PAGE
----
Sole source risk mitigation is a complex initiative for anyone to tackle and one of the most commonly battled beasts in supply chain management. As the adage goes, in this case, an ounce of preparation is worth a pound of cure.
As anyone who has spent time managing a complex supply chain knows, a great many factors can cause disruptions in the supply chain from a sole sourced component: natural disasters, finances, political unrest, or obsolescence, just to name a few. When, not if, this occurs with a sole supplier, there is little that any downstream operation can do in reaction. Preparation will be your greatest tool.
The following three steps will help you mitigate the risk of dealing with a sole source supplier.
Assess the durability of the supplier’s operations.
Before there is ever a hint of a problem, there are some facts you should know about your sole source: What is their financial condition? What is their customer concentration? Do they have an acquisition strategy? What is their disaster recovery plan? What unique capabilities do they possess to build my product? How many manufacturing facilities do they operate? How are their facilities spread geographically? Would the sole source be willing to license their product to another manufacturer in the event of an emergency?
In some cases, answering these questions might take some serious digging. It’s worth it. Information is power and being well-informed will be a great asset if any problems ever do occur. Understanding your supplier’s durability will also help you complete the next step to mitigating sole source risk.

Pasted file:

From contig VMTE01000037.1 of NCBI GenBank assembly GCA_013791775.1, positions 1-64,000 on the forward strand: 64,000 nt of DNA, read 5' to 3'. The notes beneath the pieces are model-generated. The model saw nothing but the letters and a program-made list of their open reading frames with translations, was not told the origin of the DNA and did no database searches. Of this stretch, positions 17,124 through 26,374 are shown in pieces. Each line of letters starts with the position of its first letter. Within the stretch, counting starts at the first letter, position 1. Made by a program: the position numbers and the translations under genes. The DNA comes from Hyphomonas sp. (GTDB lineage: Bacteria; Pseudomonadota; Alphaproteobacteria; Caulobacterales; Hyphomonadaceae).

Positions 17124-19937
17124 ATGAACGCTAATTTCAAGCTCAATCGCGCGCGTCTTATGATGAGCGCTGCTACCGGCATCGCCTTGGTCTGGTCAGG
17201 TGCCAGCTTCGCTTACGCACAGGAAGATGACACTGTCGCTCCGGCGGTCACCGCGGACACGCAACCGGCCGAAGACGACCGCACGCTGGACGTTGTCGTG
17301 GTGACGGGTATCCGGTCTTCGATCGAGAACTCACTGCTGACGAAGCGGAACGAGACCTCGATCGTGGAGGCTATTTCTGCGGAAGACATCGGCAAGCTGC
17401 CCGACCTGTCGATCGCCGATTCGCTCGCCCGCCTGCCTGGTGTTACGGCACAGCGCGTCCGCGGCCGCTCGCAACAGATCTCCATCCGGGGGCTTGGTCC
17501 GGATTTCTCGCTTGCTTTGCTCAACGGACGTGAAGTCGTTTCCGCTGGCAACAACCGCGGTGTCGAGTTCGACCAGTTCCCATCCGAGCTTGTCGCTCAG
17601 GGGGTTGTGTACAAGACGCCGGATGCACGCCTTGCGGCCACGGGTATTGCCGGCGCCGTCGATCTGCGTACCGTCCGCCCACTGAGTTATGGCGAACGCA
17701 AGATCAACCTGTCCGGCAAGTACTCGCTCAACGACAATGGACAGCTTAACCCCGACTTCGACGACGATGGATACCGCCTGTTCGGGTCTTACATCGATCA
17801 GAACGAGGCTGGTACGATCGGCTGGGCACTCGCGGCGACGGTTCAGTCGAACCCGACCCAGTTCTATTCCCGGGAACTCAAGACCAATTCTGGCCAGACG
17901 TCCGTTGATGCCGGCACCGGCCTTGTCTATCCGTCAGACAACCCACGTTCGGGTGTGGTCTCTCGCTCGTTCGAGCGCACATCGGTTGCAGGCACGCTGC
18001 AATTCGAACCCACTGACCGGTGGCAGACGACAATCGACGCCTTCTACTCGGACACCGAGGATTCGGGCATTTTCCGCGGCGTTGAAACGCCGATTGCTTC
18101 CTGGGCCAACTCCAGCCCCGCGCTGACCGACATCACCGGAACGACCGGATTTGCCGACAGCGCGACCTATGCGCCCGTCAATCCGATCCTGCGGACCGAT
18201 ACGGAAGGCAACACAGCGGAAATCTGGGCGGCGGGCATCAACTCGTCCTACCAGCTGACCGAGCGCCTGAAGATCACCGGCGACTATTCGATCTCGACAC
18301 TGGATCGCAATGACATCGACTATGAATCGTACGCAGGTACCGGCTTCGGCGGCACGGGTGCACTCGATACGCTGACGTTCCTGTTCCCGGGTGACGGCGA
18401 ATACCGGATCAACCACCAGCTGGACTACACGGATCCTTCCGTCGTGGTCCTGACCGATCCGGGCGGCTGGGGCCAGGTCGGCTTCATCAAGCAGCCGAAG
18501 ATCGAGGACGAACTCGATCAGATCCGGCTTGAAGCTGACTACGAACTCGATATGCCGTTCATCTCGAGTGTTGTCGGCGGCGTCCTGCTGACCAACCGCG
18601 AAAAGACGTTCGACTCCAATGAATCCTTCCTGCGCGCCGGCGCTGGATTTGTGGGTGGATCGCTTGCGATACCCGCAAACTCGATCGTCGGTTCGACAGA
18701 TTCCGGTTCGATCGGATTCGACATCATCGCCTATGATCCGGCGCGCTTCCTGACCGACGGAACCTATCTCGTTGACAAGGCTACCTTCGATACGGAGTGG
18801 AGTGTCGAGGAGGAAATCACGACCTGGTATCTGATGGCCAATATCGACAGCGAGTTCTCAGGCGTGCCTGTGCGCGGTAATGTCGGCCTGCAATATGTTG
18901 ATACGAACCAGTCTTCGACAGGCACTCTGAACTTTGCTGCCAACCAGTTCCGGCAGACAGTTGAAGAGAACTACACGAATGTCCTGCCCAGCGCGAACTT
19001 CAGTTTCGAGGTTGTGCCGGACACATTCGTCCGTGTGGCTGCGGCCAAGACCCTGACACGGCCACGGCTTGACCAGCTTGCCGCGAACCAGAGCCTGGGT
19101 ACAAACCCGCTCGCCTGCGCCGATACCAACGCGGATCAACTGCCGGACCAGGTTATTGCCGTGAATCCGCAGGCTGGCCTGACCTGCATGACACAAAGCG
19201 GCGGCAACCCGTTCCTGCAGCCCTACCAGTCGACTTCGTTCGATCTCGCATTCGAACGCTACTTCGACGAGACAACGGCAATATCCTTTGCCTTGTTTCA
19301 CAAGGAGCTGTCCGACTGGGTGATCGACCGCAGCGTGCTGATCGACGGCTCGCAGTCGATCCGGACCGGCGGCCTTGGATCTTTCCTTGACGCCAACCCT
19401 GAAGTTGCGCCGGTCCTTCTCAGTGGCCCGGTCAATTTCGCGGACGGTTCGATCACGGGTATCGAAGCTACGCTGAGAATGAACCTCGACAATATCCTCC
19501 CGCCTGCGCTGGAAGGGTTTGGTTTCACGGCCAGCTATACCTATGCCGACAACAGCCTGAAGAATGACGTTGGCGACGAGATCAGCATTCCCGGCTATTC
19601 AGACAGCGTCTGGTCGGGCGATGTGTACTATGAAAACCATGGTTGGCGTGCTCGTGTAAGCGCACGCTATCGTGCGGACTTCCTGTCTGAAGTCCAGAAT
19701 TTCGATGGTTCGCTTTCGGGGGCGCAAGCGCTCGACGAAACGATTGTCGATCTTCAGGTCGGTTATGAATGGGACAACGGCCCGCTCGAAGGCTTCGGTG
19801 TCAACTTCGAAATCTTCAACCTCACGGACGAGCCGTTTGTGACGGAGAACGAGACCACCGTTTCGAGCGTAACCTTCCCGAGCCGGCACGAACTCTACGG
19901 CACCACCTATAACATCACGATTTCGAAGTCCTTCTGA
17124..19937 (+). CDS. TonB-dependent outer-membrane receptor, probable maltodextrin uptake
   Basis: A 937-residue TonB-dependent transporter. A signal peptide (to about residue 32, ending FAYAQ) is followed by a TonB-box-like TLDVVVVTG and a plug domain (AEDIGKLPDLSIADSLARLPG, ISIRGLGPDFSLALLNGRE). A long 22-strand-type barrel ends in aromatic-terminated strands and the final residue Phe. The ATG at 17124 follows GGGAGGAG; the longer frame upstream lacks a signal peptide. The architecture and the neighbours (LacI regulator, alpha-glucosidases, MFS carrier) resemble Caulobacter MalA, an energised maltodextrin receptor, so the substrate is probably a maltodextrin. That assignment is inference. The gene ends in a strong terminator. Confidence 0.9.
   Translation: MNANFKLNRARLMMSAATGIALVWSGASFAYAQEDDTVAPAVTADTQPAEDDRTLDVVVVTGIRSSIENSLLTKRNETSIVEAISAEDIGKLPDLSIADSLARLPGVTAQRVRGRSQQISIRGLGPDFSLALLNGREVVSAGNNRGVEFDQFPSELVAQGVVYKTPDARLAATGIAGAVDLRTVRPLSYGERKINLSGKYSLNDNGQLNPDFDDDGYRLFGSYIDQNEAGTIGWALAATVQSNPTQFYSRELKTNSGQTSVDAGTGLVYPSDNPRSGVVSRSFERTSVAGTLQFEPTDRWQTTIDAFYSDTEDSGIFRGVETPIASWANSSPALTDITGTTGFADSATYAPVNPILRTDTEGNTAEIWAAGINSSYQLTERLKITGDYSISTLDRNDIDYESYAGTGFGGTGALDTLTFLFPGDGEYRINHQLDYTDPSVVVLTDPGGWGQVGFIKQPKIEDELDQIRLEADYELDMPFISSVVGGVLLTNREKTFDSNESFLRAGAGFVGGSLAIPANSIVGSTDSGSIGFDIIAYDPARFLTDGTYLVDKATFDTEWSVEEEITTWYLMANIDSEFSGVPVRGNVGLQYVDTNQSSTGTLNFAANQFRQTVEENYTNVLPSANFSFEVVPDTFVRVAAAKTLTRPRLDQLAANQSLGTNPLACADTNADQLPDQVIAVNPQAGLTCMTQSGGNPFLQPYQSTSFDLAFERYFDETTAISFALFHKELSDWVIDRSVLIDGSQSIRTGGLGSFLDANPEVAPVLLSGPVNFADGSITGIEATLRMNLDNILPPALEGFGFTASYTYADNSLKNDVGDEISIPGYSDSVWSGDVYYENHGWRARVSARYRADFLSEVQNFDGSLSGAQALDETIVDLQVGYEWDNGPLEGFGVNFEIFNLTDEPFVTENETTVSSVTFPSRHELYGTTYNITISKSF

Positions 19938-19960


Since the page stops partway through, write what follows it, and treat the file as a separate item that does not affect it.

Assess the potential impact of the supplier’s failure.
Create financial models for several scenarios. Political unrest might take a manufacturer offline for a few weeks. A natural disaster might stop production for months. Their bankruptcy could stop their production for good. What does the trickle down effect look like in each of these cases? What is the likelihood? What is the impact? What is the persistence of the problem?
Comparing the cost of the risks to the value your sole supplier is creating will help you create a compelling case for either keeping them in the chain, or going back to square one to find a work around.
If you’ve decided that there is simply no way to go forward without your sole source supplier, there is only one way to actively reduce your risks.
Keep additional inventory on-hand.
Before we go any further, I should caution you that when dealing with a sole source in your value stream, it’s not so much if a problem will occur, as when. And when those delays or failures do occur, the inventory that you have stored is all of the available product you will have for some time. Keeping larger inventories will give you more time to find a solution to the problem.
Bear in mind, holding greater than immediately necessary inventories isn’t an entirely bad situation. If you’re holding more, there is a good chance you can increase your order sizes which could give you a unit cost savings.
Don’t just minimize your inventory for cost purposes; use it for what it is meant for! Inventory is your main weapon against a breakdown in supply.
In the event that you are forced to use a sole supplier at some point in your value chain, ignoring the potential impact will be your greatest enemy. The fact that there is only one supplier should only highlight the importance of gathering as much financial and logistic information from them as possible.
After a problem occurs with a sole supplier, ”scrambling” will be all that you are able to do to improve the situation. Proactively preparing your supply chain and keeping your head in the game will ensure that another company’s problems do not impact your success!
Written by Philipp Odette, Global Supply Chain Solutions (GSCS), 26 February 2013.